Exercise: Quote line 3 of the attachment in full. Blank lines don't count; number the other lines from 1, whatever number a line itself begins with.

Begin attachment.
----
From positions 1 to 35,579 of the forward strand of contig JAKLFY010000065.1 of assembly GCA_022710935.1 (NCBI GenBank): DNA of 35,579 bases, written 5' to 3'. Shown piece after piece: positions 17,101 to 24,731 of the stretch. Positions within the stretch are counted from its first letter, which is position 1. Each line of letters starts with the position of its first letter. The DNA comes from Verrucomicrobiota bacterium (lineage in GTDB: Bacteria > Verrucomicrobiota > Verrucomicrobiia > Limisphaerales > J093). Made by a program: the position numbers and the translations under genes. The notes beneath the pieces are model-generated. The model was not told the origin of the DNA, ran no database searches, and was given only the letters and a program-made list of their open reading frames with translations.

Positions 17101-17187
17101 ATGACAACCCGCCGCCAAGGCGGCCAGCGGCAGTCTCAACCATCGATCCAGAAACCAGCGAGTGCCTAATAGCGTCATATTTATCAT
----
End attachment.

17101 ATGACAACCCGCCGCCAAGGCGGCCAGCGGCAGTCTCAACCATCGATCCAGAAACCAGCGAGTGCCTAATAGCGTCATATTTATCAT